If travelers hope to plan their next adventure travel excursion in a new and exotic locale, they could consider making the journey to Iceland. This beautiful country is covered in wild landscapes and vibrant towns, which welcome guests to check out the interesting cultural offerings and attractions. Every June, Iceland hosts a fascinating event that guests will not want to miss on their summer getaway.
The Festival of the Sea is a two-day celebration of Iceland's prized exports and livelihoods - fishing. Most of the local fishermen and women will take the days off to join others in the capital of Reykjavik in honoring the art of reeling in the catch of the day. There are activities for all to delight in during the festivities that tourists and locals can enjoy together.
Resident tour groups will offer puffin adventures and whale watching at discounted rates during the event, and some of the museums are open during special times for the influx of guests. Families can watch aerobatic airplane stunt shows or speed-rowing demonstrations while they sample some delicious, freshly caught seafood, especially herring prepared in a variety of ways.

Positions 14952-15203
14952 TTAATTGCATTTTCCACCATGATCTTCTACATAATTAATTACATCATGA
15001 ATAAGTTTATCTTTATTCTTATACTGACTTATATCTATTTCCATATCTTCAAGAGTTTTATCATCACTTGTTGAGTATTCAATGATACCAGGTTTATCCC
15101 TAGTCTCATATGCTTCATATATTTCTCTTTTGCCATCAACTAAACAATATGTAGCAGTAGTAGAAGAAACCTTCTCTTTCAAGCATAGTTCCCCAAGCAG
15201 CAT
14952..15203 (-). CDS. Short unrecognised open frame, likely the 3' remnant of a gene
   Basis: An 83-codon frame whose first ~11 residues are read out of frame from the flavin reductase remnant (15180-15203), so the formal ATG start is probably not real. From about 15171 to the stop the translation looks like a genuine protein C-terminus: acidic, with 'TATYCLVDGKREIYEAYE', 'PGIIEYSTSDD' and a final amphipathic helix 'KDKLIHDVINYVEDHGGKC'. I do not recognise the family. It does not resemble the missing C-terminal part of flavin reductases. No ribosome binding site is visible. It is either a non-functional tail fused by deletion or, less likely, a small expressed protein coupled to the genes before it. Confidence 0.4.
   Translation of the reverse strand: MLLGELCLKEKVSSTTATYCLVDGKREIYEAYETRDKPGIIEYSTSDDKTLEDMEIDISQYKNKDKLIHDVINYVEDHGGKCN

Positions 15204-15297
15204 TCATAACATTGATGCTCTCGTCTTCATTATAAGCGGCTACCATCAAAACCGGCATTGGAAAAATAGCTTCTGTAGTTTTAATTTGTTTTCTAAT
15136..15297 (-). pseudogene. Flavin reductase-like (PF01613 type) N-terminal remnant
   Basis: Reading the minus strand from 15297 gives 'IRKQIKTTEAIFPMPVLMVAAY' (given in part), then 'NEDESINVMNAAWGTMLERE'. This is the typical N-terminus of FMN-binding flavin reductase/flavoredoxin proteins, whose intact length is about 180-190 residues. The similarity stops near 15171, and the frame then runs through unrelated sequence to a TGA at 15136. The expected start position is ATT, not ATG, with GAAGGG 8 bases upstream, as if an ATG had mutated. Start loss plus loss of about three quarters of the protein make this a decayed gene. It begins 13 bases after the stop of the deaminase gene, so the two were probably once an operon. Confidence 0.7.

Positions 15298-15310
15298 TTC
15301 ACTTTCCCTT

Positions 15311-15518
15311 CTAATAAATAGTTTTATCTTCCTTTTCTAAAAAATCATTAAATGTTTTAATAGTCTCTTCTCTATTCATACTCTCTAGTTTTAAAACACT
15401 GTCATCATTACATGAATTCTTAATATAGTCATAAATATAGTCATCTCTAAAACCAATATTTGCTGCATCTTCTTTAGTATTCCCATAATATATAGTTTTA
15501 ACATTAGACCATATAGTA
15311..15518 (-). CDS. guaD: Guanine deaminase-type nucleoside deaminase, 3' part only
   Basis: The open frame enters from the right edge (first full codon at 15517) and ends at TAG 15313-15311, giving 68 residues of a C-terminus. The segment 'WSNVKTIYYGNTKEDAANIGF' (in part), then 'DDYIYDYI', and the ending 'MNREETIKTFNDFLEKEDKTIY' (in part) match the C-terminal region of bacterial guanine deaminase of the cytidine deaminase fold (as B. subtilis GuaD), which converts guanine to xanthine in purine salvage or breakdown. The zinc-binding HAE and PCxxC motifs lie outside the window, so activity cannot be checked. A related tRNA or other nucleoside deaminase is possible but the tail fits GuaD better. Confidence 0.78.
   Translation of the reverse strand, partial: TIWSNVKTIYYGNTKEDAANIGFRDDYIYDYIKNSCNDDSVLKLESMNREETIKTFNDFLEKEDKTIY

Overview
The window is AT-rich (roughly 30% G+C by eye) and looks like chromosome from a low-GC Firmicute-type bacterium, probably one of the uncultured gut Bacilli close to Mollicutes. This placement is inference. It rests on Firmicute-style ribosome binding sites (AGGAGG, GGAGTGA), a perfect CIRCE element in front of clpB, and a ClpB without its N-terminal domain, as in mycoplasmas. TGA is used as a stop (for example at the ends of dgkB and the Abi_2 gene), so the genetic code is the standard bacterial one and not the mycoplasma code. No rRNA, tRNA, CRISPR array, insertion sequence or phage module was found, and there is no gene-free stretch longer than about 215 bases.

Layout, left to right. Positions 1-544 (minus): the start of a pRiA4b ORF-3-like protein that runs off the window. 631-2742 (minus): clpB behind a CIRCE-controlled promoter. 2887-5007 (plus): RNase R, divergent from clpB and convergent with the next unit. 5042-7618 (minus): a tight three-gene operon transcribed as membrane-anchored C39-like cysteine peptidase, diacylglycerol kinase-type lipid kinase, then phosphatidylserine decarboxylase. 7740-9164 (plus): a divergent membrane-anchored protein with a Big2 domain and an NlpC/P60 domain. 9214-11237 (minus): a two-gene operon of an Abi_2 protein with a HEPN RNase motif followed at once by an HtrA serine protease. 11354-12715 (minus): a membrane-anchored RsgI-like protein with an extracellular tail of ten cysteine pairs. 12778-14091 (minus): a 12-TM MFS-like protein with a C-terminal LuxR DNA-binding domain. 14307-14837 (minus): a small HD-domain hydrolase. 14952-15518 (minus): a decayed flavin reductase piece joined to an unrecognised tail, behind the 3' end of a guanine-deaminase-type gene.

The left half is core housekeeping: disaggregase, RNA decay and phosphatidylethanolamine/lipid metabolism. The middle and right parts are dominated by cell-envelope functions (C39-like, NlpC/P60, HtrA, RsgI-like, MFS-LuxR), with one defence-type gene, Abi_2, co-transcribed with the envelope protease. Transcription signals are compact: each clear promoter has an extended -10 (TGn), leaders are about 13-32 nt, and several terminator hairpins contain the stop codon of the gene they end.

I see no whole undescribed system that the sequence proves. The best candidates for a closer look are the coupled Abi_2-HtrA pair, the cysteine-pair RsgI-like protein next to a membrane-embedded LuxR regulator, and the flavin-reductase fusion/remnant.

Experience Iceland's capital
While in town for the festival, travelers have a wealth of things to see and do alongside the event. For instance, those visiting Iceland should not miss exploring more of Reykjavik. This city is full of color and life despite its location in such a cold part of the world. This is a good location to learn more about the area's rich history and legends at several museums in town, including the Einar Jonsson Museum. Jonsson was one of the country's most famous artists, specializing in sculpture of figures in unique poses. Inside are some of his smaller works, while the grounds boast more than 25 bronze castings of this interesting art pieces.
Even though travelers have ventured to one of the most northerly parts of the world, they can still enjoy the sandy shores of Nautholsvik Beach. This area is mostly manmade but is a favorite among the locals and the water is warmer than in most other coastal areas, due to the thermal hot springs that run off onto the beach and into the water.
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